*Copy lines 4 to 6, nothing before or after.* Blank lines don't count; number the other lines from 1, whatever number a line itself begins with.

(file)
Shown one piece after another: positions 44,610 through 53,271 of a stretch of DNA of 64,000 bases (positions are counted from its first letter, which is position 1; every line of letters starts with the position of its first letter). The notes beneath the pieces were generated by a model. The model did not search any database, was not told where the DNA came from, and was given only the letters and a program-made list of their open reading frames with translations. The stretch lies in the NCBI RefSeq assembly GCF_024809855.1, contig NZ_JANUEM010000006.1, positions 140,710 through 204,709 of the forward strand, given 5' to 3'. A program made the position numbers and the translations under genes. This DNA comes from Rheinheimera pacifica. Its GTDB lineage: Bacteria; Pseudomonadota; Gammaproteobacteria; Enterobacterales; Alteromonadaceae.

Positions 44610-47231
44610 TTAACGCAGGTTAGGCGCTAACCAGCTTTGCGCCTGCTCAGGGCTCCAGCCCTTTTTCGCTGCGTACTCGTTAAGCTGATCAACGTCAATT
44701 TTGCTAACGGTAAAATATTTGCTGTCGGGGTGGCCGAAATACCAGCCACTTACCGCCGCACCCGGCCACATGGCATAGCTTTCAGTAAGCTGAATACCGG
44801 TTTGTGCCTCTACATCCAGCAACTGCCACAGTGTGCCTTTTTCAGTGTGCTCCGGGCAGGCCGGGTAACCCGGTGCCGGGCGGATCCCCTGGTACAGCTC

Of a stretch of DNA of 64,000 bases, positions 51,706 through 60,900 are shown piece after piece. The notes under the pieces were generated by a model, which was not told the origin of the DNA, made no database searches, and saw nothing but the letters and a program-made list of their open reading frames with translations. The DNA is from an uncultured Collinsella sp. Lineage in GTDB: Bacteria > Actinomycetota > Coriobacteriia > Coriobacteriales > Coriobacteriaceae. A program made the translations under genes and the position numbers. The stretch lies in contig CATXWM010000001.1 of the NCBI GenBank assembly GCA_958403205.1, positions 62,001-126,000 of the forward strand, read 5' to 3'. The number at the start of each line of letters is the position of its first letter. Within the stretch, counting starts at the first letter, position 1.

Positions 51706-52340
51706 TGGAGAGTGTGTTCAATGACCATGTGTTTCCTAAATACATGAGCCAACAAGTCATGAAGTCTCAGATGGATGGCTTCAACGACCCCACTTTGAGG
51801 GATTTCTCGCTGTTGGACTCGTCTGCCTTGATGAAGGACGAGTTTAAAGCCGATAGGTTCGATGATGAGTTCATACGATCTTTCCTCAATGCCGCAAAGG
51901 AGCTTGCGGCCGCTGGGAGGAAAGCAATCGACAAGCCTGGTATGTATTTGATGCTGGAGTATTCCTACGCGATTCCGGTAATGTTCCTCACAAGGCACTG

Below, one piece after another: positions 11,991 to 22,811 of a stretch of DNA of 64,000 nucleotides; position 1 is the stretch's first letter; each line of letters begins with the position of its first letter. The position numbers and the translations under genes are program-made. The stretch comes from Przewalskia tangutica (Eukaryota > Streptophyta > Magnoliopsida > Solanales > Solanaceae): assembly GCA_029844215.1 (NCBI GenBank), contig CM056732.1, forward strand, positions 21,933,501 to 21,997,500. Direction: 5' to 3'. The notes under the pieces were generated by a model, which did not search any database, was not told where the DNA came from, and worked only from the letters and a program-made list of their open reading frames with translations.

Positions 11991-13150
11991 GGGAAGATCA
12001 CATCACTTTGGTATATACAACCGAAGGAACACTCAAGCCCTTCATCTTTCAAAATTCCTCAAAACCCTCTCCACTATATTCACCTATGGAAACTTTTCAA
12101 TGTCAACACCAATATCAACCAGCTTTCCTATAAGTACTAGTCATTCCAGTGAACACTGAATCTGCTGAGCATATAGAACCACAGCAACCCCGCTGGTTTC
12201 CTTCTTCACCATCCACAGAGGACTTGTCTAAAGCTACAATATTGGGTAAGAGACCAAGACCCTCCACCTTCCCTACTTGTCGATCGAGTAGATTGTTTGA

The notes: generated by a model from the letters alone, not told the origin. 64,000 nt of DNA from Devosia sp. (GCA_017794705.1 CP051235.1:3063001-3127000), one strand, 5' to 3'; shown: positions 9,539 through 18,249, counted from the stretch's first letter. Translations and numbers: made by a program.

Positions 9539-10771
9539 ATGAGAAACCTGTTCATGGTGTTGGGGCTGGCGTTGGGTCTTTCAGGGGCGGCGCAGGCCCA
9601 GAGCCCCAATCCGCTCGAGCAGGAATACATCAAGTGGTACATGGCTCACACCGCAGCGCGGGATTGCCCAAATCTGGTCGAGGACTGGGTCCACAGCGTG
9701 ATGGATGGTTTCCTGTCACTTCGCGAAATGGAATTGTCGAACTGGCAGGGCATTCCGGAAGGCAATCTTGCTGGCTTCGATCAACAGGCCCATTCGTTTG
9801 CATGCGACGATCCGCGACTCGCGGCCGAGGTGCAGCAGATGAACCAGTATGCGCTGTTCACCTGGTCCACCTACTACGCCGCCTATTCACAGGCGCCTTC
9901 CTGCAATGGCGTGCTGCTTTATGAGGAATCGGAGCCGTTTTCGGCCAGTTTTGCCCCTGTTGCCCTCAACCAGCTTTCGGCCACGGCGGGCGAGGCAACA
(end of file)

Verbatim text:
44701 TTGCTAACGGTAAAATATTTGCTGTCGGGGTGGCCGAAATACCAGCCACTTACCGCCGCACCCGGCCACATGGCATAGCTTTCAGTAAGCTGAATACCGG
44801 TTTGTGCCTCTACATCCAGCAACTGCCACAGTGTGCCTTTTTCAGTGTGCTCCGGGCAGGCCGGGTAACCCGGTGCCGGGCGGATCCCCTGGTACAGCTC

Of a stretch of DNA of 64,000 bases, positions 51,706 through 60,900 are shown piece after piece. The notes under the pieces were generated by a model, which was not told the origin of the DNA, made no database searches, and saw nothing but the letters and a program-made list of their open reading frames with translations. The DNA is from an uncultured Collinsella sp. Lineage in GTDB: Bacteria > Actinomycetota > Coriobacteriia > Coriobacteriales > Coriobacteriaceae. A program made the translations under genes and the position numbers. The stretch lies in contig CATXWM010000001.1 of the NCBI GenBank assembly GCA_958403205.1, positions 62,001-126,000 of the forward strand, read 5' to 3'. The number at the start of each line of letters is the position of its first letter. Within the stretch, counting starts at the first letter, position 1.